Ubuntu Asahi is a community project that brings a full Ubuntu desktop experience to Apple silicon Macs.
If you’re familiar with efforts to get Linux running on Apple silicon you’ll have heard of the Asahi Linux project, which is headed by a phenomenally talented developer and engineer called Hector Martin.
It’s the Asahi project doing the “grunt” work to get Linux working on Apple silicon. This monumental feat requires reverse engineering, debugging, creating brand new drivers, and all sort of technical head-scratching to come up with technical solutions to hardware not readily documented.
Yet it’s paying off big time – Asahi Linux is already usable on M1 and M2 Macs. There’s even formative GPU acceleration allowing undemanding games to be played. That this is possible at all is a testament to the skills of those working on Asahi, and also to the malleability of the Linux kernel.
Put simply, Linux was born to run where it shouldn’t.
Run Ubuntu on M1 & M2 Macs
“Our goal is for all distros to eventually integrate all this work”, Asahi devs said in August, when announcing their own flagship distro, Fedora Asahi Remix, the purpose of which is to “prototype what this integration looks like” for other projects to learn from.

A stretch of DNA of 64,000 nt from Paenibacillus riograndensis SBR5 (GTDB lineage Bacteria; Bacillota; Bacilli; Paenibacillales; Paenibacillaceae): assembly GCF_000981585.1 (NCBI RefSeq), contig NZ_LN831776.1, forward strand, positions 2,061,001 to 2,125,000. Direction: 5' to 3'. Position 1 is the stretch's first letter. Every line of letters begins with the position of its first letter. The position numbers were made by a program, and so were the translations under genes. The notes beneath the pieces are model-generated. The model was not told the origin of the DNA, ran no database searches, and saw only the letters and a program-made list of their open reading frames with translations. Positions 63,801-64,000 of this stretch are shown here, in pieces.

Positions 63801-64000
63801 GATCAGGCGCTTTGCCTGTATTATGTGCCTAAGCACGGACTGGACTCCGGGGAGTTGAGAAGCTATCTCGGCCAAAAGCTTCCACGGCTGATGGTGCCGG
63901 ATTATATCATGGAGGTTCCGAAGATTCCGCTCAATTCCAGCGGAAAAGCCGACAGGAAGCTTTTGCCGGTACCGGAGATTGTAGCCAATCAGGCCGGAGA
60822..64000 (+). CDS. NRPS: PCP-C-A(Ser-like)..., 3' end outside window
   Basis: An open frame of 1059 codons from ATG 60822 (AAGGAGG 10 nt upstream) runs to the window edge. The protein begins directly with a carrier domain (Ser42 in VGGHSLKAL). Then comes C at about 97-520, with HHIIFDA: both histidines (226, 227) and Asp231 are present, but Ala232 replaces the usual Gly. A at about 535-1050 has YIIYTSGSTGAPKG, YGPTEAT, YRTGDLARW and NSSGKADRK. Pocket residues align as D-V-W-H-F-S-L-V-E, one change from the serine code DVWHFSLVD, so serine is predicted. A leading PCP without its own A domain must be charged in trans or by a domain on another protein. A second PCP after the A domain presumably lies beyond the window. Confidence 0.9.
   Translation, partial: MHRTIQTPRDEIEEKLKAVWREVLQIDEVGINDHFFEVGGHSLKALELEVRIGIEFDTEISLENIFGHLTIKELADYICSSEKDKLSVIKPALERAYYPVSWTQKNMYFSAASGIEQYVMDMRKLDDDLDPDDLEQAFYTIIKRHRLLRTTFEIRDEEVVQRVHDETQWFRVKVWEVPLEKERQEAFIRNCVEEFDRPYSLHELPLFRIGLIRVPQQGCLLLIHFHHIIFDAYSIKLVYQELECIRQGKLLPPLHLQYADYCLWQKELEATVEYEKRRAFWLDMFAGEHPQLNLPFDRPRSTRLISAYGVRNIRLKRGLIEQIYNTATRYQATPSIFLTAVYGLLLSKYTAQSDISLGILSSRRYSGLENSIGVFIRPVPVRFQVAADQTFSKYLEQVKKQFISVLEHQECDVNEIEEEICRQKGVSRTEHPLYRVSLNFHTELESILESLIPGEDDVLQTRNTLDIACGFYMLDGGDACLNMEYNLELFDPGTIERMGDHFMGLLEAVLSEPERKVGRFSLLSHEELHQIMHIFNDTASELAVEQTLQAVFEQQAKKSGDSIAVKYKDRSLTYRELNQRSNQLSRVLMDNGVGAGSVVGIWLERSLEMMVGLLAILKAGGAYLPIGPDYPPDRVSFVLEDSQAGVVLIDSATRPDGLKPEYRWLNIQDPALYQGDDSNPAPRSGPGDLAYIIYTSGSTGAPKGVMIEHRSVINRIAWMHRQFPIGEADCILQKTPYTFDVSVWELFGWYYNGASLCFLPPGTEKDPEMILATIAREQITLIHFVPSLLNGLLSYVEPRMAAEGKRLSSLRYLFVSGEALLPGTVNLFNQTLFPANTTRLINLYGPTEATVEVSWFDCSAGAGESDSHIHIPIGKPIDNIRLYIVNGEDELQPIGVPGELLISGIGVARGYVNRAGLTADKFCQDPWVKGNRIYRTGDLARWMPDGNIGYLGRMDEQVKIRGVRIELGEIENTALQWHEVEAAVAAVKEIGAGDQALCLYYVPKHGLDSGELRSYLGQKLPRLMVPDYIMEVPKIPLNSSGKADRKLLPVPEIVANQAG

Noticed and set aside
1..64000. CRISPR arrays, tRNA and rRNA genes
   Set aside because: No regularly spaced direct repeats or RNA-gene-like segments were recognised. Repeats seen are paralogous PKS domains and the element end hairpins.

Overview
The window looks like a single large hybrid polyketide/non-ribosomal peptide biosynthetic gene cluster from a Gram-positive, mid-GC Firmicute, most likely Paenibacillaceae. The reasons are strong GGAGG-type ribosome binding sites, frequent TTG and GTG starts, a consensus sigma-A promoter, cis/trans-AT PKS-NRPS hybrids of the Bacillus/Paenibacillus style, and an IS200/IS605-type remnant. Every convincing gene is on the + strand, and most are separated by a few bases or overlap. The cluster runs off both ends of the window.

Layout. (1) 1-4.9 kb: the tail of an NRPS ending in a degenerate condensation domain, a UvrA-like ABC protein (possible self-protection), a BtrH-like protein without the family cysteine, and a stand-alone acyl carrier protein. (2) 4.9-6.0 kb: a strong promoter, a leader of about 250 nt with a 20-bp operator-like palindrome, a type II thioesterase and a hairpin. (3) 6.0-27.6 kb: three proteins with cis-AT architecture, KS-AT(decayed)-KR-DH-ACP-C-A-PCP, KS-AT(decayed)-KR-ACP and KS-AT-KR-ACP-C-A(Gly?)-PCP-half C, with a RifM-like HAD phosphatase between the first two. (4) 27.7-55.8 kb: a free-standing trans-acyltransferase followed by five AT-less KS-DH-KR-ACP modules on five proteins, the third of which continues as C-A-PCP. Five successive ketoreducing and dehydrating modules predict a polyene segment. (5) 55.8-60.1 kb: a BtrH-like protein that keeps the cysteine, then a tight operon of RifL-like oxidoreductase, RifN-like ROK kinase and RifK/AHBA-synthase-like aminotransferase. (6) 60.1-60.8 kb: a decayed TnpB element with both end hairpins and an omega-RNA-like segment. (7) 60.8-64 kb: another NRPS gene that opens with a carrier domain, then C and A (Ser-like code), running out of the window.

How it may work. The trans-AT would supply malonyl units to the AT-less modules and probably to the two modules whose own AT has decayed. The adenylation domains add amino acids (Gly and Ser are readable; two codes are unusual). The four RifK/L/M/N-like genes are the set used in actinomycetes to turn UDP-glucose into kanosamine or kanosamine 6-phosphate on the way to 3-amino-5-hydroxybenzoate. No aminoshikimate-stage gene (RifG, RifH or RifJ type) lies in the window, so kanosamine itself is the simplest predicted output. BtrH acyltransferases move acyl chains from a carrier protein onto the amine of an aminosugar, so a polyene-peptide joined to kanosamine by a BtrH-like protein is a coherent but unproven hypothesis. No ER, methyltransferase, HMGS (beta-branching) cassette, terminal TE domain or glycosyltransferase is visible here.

Which is precisely what the Ubuntu Asahi project is doing.
Strictly a community effort (not supported by Canonical – yet), it marries the marvellous engineering work done by Asahai devs with the Ubuntu desktop stack. It’s lead by Canonical’s Tobias Heider, who works as a Security and Cryptography Engineer at the company.
The goal is to provide stable, fully-featured Ubuntu installs for Apple silicon hardware.
Though given the formative nature of everything so far (Linux is usable on M1 and M2 Macs but whether it’s usable enough will vary based on individual preferences and needs).
If you’re interested in learning more head over the Ubuntu Asahi GitHub page.
Prebuilt images of Ubuntu 22.04 LTS and Ubuntu 23.04 are available to test (once imagines Ubuntu 23.10 will be added soon-ish). The included installer is able to ‘dual boot’ macOS and Ubuntu Asahi, which is neat.
(Wondering how Linux works around the ‘notch’ in the MacBook Pro? It crops the screen to hide it, and the desktop environment running sees a standard rectangular display. DEs are able to opt-in to work with the notch, assuming they’ve got the code to ‘work’ with it in view).